Based on a true story, Jamesy Boy is accomplished-enough inspirational fare to attract the likes of Mary-Louise Parker (as a desperate single mom), James Woods (as a hard-nosed warden) and Ving Rhames (as a convicted murderer/mentor) in supporting roles. First-time feature writer-director Trevor White has shaped the rise, fall and redemption of teenage street thug James Burns (newcomer Spencer Lofranco) into parallel storylines, crosscutting between the three years leading up to his incarceration and the few months he spends in maximum-security prison (after four years in juvie).
It’s an inspired structure, aligning the emotional arcs of the two narratives, which intersect when James is first locked up in the earlier timeline and when he’s released in the latter. These transitions are smooth, with the prison scenes clearly demarcated by a drab gray color palette. Meanwhile, White establishes a strong theme about second chances and not letting your past define who you’ll become.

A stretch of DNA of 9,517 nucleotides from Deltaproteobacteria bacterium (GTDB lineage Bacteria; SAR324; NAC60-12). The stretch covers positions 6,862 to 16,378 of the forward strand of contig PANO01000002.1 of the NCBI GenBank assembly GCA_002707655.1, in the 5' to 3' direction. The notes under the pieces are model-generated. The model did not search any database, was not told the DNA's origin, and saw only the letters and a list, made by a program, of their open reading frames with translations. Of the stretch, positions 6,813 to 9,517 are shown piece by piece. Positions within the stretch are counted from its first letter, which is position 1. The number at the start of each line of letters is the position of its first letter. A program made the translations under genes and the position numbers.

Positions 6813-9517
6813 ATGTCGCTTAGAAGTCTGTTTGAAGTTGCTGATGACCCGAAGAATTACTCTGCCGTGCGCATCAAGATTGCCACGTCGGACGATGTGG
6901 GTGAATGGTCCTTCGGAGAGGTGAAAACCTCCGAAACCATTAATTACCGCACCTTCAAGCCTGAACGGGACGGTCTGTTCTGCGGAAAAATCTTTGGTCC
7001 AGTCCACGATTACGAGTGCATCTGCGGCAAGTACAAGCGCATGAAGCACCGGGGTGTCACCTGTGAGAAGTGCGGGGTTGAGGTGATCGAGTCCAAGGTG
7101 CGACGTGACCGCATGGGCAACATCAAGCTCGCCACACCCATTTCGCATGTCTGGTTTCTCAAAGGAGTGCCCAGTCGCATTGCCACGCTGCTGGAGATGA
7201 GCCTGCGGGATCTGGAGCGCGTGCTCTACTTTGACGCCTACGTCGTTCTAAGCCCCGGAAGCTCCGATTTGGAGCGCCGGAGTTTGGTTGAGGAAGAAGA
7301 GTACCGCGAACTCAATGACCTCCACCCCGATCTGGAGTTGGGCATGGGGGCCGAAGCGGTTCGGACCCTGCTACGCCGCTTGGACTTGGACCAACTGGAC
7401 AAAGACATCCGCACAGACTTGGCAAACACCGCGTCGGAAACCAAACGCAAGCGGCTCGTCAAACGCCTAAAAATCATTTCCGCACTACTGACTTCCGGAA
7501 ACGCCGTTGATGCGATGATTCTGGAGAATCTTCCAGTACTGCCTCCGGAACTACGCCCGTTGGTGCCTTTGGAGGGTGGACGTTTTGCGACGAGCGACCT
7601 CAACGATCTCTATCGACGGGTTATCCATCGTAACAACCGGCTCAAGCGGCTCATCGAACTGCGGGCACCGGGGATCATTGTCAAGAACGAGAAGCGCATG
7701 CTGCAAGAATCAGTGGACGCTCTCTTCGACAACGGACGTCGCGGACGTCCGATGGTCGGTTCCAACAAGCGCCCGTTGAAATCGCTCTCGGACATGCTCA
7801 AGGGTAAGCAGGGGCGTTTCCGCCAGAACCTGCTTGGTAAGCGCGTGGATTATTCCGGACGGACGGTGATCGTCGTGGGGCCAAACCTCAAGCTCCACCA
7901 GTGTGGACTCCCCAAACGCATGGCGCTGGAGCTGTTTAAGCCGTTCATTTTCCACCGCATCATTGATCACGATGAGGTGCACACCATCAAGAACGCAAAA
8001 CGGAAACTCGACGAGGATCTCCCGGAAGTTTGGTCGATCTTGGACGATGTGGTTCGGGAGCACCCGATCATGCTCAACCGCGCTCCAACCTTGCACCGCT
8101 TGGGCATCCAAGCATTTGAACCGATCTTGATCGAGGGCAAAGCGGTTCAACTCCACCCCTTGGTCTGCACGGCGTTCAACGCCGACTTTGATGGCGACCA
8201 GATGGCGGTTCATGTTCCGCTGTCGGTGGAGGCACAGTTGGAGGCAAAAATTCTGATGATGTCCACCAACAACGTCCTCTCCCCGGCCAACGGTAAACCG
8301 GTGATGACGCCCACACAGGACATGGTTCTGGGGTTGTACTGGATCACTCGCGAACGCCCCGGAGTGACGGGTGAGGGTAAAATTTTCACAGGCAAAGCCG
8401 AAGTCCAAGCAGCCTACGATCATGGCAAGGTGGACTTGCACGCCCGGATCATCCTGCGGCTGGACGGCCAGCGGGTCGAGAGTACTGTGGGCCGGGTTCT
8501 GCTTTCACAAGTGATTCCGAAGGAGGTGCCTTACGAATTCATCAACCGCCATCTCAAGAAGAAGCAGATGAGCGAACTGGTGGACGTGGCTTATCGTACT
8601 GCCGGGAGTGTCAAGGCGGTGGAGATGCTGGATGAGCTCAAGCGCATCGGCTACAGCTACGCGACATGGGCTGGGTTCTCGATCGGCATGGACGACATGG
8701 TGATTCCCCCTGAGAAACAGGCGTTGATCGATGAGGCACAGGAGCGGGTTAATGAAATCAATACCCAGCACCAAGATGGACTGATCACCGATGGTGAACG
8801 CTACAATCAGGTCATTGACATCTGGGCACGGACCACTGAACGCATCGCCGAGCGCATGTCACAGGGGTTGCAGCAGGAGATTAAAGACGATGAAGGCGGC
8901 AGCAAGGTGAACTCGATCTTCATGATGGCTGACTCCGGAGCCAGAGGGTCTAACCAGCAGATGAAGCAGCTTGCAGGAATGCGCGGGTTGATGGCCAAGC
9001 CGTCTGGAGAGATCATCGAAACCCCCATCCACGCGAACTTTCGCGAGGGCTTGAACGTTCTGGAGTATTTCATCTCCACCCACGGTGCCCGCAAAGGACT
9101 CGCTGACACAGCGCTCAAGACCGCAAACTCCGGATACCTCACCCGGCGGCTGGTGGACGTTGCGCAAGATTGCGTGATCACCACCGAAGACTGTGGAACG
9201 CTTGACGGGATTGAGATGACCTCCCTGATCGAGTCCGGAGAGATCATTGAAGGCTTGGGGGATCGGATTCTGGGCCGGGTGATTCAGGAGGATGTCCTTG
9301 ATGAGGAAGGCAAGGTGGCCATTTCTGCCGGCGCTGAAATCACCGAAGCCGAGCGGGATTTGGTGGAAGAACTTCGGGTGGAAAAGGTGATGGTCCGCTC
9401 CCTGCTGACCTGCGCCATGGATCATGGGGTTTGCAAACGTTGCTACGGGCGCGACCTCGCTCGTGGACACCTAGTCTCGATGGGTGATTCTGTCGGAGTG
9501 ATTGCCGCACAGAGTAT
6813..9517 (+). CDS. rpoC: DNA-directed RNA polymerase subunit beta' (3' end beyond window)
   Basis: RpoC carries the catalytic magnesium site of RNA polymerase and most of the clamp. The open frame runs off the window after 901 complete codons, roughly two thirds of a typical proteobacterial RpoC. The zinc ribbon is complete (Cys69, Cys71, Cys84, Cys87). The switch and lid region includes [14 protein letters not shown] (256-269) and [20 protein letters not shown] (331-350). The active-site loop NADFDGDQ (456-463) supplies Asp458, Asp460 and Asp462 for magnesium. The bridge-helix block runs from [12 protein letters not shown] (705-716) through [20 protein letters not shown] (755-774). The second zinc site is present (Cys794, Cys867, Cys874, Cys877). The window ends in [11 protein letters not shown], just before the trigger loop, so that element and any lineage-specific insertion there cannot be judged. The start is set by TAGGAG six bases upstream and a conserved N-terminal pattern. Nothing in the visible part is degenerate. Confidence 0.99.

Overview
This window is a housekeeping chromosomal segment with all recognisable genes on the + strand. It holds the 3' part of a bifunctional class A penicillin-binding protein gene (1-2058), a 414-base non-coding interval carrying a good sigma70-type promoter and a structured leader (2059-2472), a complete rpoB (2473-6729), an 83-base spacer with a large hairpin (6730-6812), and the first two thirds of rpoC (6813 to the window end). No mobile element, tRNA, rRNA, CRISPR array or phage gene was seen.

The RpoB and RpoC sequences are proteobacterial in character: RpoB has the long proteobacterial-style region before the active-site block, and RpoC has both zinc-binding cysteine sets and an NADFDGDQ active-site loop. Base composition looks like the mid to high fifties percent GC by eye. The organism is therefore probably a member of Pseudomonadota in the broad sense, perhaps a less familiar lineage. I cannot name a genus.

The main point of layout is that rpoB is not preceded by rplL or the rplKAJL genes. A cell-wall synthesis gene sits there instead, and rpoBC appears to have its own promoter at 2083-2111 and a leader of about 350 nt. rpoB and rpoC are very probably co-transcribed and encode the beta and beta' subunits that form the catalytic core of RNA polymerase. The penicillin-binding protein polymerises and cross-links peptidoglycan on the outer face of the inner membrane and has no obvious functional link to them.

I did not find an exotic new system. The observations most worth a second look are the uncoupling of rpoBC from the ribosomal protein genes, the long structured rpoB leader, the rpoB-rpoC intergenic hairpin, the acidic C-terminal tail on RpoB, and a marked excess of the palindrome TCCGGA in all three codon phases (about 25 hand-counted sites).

However, the script also suffers from a few missteps, failing to establish James as a poet, aside from showing him scribbling in a composition book, until the written word promises him salvation. And the young characters are implausibly insightful, launching into unlikely soliloquies about their lots in life.
Lofranco himself is an appealing new actor, though he’s too old to convincingly play 14 in the earlier scenes. He and co-stars Rosa Salazar and Taissa Farmiga, who play competing love interests, exhibit glimpses of nicely nuanced acting. But it’s a bit much to ask a first-time actor to carry the entire film. (He’s in nearly every scene.)
Still, with Jamesy Boy on their IMDb filmographies, both White and Lofranco are ones to watch.
Director: Trevor White
Writers: Trevor White, Lane Shadgett
Starring: Spencer Lofranco, Mary-Louise Parker, James Woods, Ving Rhames, Taissa Farmiga, Taboo
Release date: Jan. 17, 2014